Ecological Landscape at Paatitaaq

Two bull moose in meadow
Two bull moose in a meadow in the fall time.

Matt Cameron

Paatitaaq sits along the banks of the Kobuk River, which flows predominantly East to West. There is a river meander at Paatitaaq that goes for approximately 10 miles (16 km). Due to this, a portage can be found cutting off that chunk of river. To the north lies the Jade and Baird Mountains, and the Little Kobuk Sand Dunes across the river to the south.

Visitors to Paatitaaq can find quite the diversity, both abiotic and biotic. During the winter, temperatures can be i-30°F to -50°F with clear dark skies that show off the aurora borealis, or northern lights. It could also be blowing 30 mph with drifting snow. During the summer, the sun does not set for a month, but that does not mean one should be ill prepared. It could be cloud free and warm or overcast with rain and chilly temperatures that could cause hypothermia, even at the height of summer.

Many animals can be found in the area during the warmer months, but none more than the mosquito. The snow mosquito (Culiseta alaskaensis) is one of the species found in the Arctic. Its name comes from the fact that the adults will hibernate under the snow in the leaf litter and detritus until the spring thaw.

Many other animals can be seen around Paatitaaq. Famously, during the spring and fall, caribou pass through in the thousands, making this area of Kobuk Valley a great place for residents to hunt. Moose also frequent the area. They can be seen browsing the willows or swimming from one side of the river to the other. Following these two cervids (deer) are the carnivores. Wolves and brown bears commonly follow the caribou migration and can be heard or seen while out in the country. If a person is really lucky, they may see a black bear!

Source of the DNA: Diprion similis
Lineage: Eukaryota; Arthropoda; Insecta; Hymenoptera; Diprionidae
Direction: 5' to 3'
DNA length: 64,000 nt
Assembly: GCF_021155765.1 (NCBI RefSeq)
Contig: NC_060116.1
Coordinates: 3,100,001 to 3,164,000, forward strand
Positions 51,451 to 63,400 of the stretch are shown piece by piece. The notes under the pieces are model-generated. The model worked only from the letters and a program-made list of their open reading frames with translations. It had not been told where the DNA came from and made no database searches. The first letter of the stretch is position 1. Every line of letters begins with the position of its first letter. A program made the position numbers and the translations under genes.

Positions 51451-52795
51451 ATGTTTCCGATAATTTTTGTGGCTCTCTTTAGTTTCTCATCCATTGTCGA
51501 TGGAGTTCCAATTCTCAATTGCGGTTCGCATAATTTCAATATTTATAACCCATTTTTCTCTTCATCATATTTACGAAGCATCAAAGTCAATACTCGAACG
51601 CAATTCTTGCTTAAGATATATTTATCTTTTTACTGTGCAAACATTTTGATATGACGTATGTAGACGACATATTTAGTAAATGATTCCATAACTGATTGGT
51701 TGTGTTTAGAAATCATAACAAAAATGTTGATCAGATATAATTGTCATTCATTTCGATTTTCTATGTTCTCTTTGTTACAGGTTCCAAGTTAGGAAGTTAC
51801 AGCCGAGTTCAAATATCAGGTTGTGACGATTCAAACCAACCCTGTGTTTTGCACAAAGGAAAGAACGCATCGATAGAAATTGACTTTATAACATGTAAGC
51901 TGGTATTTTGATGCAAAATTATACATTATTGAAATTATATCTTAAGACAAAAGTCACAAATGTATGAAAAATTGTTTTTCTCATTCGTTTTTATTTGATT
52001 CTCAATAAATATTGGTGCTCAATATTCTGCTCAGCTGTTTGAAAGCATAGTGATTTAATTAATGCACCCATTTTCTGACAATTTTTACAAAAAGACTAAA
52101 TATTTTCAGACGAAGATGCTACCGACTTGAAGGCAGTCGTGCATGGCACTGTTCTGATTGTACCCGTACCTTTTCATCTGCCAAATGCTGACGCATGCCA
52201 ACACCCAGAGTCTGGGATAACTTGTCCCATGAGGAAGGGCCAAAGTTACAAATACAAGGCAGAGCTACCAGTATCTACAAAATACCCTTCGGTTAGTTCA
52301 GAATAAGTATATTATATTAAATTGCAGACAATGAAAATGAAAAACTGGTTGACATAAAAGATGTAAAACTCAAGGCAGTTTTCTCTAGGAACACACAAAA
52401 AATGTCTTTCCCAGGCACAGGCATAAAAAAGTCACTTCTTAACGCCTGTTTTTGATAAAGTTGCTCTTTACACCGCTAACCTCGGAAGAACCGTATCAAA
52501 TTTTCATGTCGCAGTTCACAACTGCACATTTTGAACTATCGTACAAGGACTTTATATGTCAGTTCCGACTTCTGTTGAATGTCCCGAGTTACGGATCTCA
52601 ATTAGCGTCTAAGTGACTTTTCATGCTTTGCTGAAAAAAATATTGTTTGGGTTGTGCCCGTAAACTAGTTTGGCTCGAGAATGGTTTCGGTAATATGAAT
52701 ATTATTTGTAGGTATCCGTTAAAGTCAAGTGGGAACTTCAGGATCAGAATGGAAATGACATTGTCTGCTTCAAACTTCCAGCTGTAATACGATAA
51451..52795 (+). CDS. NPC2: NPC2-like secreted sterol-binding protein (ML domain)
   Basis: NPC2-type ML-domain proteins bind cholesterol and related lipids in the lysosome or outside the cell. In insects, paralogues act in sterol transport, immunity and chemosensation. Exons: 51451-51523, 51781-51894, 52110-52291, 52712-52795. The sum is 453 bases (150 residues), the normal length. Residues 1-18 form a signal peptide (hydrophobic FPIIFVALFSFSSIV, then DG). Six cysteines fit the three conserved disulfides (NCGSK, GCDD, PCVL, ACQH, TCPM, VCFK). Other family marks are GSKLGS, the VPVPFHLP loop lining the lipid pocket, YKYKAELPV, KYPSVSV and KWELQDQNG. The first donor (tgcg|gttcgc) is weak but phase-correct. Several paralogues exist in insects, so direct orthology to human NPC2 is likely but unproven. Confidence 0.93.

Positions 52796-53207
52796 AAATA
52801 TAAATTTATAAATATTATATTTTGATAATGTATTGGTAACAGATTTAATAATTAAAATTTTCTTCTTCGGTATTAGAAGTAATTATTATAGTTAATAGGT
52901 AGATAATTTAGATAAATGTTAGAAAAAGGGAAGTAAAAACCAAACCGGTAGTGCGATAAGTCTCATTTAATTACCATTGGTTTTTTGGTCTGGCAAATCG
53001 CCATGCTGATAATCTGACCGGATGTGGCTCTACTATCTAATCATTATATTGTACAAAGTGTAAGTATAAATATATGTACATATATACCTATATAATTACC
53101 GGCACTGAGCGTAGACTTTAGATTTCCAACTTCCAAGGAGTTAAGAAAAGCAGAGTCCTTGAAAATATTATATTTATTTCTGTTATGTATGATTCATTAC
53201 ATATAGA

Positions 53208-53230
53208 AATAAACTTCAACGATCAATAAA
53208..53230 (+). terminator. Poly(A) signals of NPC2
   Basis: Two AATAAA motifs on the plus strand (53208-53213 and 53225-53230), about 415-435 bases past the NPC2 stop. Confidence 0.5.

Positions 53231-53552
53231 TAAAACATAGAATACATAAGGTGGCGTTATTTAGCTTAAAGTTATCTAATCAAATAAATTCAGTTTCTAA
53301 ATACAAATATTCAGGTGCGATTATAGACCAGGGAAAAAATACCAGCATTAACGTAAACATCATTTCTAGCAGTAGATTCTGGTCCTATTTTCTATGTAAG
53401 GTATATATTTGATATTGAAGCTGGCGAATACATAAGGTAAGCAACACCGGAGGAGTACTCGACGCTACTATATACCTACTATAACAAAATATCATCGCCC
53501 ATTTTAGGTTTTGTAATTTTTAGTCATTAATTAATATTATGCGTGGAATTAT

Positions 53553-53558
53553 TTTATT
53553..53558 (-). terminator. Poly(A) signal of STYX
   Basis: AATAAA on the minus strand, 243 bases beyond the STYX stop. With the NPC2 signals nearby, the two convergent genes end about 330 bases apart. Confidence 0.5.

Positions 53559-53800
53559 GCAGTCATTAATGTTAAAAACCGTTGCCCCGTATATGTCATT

Other mammals that one may be fortunate enough to see in the area would include red squirrels, pine marten, river otters, beaver, muskrat, and well as weasels like the short-tailed weasel, least weasel, and mink.

Birds are abundant in the region. A few resident species you could see any time of year would be ravens, gray jays (camp robbers), and two species of ptarmigan, the rock and willow. There are a few owl species to be seen and/or heard around Paatitaaq. Boreal owls, short-eared owls, great grey owls, and great horned owls reside in the region. A rare sighting of snowy owls and northern hawk-owls can happen. During the summer, many species of birds can be seen nesting and rearing their young including many species of geese and ducks nest near the portage, as well as a few species of loon.

If a visitor were to cast a line into the water, they might catch a few different species that call the Kobuk River home. Northern pike and grayling are often caught throughout the summer months. During late summer/early fall, salmon (predominately chum/dog salmon) and sheefish make their way upriver.

On the beach and tundra around Paatitaaq grow many different types of plants. The first ones that pop out at you are willows, spruce, and birch. If you start looking near your feet, you will find blueberries, cranberries, wild onions (Paatitaaq!), crowberries, and maybe even some raspberries. You will also see various species of lichen, which caribou love to eat.


Last updated: April 23, 2023

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